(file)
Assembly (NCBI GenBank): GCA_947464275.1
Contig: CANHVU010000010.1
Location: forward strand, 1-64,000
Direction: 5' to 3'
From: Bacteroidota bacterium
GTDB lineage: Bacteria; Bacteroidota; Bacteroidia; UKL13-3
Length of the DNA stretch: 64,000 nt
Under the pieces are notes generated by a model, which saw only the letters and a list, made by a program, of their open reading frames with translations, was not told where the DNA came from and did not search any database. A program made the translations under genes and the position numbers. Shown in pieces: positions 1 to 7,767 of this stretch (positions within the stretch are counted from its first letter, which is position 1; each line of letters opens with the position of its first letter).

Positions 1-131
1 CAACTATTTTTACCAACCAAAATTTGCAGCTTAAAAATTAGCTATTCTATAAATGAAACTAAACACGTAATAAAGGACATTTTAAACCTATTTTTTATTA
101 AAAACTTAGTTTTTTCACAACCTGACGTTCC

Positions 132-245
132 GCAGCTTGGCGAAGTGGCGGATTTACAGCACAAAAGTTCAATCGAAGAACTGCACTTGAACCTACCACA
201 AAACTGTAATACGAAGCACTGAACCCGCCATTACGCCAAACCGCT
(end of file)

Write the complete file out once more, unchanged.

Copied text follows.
Assembly (NCBI GenBank): GCA_947464275.1
Contig: CANHVU010000010.1
Location: forward strand, 1-64,000
Direction: 5' to 3'
From: Bacteroidota bacterium
GTDB lineage: Bacteria; Bacteroidota; Bacteroidia; UKL13-3
Length of the DNA stretch: 64,000 nt
Under the pieces are notes generated by a model, which saw only the letters and a list, made by a program, of their open reading frames with translations, was not told where the DNA came from and did not search any database. A program made the translations under genes and the position numbers. Shown in pieces: positions 1 to 7,767 of this stretch (positions within the stretch are counted from its first letter, which is position 1; each line of letters opens with the position of its first letter).

Positions 1-131
1 CAACTATTTTTACCAACCAAAATTTGCAGCTTAAAAATTAGCTATTCTATAAATGAAACTAAACACGTAATAAAGGACATTTTAAACCTATTTTTTATTA
101 AAAACTTAGTTTTTTCACAACCTGACGTTCC

Positions 132-245
132 GCAGCTTGGCGAAGTGGCGGATTTACAGCACAAAAGTTCAATCGAAGAACTGCACTTGAACCTACCACA
201 AAACTGTAATACGAAGCACTGAACCCGCCATTACGCCAAACCGCT